Accelerating innovative business models
BioHub has worked towards the creation of the BioHub model – a new business and operational model for forest biomass terminals – in order to improve the terminals’ ability to cater both traditional forest industries as well as emerging biorefining industries.
BioHub Model – A web-based support tool
Based on the work, BioHub Model has been able to provide new information on:
1. Business support
– the connection between business model choices and profitability,
2. Location and supply chain
– raw material availability and choice over terminal location
3. Design and operation
– terminal design, operational efficiency and methods for upgrading raw material at the terminal
4. Raw material quality
– guidelines for raw material treatment taking into account the different quality demands of different end-users.
Based on the results, the BioHub model was developed into the form of a web-based support tool in decision-making for terminal entrepreneurs and developers. Everything can be found in English, Swedish and Finnish. The results are also of use for the forest industry and biorefining industry.
The activities and results of the project have followed the project plan, and project goals have been met to the highest degree. The creation of the BioHub model and its adoption into use by Bastuträsk terminal has contributed to the programme specific goal of “increased utilization of innovations” in the BA area. The project has been highly active in marketing the model to terminal entrepreneurs and developers also outside the consortium. This has led to wider use of the model among terminal entrepreneurs and developers within and outside the BA region. Project partners will continue to work on the raw material supply chain for biorefining based on the results gained during BioHub.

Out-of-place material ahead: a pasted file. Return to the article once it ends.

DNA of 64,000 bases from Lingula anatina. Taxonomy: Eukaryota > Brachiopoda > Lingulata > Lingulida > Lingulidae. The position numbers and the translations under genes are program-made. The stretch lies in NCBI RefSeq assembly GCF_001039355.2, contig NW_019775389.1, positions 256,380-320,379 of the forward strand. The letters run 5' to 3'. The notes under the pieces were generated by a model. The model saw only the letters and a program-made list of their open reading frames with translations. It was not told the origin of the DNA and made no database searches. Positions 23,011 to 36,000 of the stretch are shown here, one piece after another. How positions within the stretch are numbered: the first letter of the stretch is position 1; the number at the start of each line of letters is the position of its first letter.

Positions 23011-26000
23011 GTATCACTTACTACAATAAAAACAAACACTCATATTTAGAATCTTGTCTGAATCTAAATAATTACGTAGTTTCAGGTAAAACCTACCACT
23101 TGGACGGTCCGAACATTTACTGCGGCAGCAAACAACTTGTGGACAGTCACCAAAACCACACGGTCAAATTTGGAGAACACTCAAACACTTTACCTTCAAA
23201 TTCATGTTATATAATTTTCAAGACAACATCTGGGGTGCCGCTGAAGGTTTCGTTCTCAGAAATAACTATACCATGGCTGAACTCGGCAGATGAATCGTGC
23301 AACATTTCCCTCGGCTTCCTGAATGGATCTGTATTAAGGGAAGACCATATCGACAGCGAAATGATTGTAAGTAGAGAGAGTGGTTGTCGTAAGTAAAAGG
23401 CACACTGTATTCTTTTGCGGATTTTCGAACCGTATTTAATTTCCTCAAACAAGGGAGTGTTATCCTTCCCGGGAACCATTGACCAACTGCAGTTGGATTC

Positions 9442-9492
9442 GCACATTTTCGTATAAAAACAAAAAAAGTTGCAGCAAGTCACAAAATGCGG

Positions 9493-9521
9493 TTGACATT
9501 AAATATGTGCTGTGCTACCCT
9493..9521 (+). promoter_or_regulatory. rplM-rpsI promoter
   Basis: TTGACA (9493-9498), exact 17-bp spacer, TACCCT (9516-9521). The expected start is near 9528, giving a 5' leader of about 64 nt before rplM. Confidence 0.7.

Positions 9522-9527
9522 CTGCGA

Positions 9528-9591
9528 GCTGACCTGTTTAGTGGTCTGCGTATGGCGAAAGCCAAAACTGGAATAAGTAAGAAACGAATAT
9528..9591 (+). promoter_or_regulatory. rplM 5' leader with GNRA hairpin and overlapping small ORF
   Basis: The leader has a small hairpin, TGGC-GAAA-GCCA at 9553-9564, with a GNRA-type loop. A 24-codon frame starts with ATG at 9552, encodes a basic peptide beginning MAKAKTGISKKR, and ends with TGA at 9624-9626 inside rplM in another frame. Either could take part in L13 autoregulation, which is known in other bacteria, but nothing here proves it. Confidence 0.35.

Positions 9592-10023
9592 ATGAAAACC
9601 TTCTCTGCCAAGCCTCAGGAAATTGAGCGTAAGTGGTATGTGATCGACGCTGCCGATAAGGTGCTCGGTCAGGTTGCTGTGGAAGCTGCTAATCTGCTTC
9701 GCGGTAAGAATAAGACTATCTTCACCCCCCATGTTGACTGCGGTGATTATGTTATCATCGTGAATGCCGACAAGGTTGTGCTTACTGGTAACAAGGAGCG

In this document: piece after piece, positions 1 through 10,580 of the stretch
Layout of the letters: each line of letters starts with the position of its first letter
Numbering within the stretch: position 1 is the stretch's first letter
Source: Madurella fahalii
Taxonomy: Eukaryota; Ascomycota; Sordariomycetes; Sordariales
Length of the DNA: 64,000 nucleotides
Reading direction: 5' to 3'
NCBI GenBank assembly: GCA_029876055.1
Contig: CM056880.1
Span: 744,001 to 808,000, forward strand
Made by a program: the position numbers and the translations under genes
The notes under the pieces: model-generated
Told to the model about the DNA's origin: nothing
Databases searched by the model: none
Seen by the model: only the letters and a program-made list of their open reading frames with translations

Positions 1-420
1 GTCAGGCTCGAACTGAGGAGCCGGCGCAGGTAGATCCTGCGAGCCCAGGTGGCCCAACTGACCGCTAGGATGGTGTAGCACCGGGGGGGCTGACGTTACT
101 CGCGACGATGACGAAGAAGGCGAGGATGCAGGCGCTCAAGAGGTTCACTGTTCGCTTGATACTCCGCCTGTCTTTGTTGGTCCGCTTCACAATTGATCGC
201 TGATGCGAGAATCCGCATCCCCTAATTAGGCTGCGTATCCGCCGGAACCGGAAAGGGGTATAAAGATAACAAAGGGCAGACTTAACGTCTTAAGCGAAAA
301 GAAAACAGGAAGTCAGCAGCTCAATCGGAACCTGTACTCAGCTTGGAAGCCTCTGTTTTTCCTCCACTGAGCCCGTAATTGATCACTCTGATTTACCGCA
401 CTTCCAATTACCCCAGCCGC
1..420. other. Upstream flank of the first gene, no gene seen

There have also been additional results to those anticipated in the project plan. The development of the BioHub model has taught new ways of communicating science to target groups in a very concrete, long-lasting and user-friendly manner. The choice to have organisations specialized in communication (BFR and COAE) in the consortium alongside the research organisations has proven to be a good concept. It takes time and effort to “translate” the scientific results into language more familiar to the target group. This, however, has had a great impact on the results’ usability. The continuous dialogue between project researchers and communication officers has built up skills and a more service-oriented mindset among project partners that helps to see ones work from the perspective of the end-user or customer.
Furthermore, the idea of BioHub was based on previous BA-funded projects (especially Forest Refine) and there has now been over 15 years of cross-border project cooperation between consortia that have been established around an axis formed by SLU and Luke. Over the years, cross-border cooperation has increased the competence among partners on the fields of forest energy and forest-based biorefining which has led to an international group of experts with strong ties. This has contributed to new BA projects (e.g. TanWat) and new European networks and attracted more European funding to the region. The results have also affected policies. Over the years, and at the end of BioHub, there have been personnel changes as some project personnel moves to new employment opportunities. As a consequence, the results have spread to new venues. Also, through the existing connections between (former) project personnel, ties are formed with new institutions which can lead to new ideas and new consortia.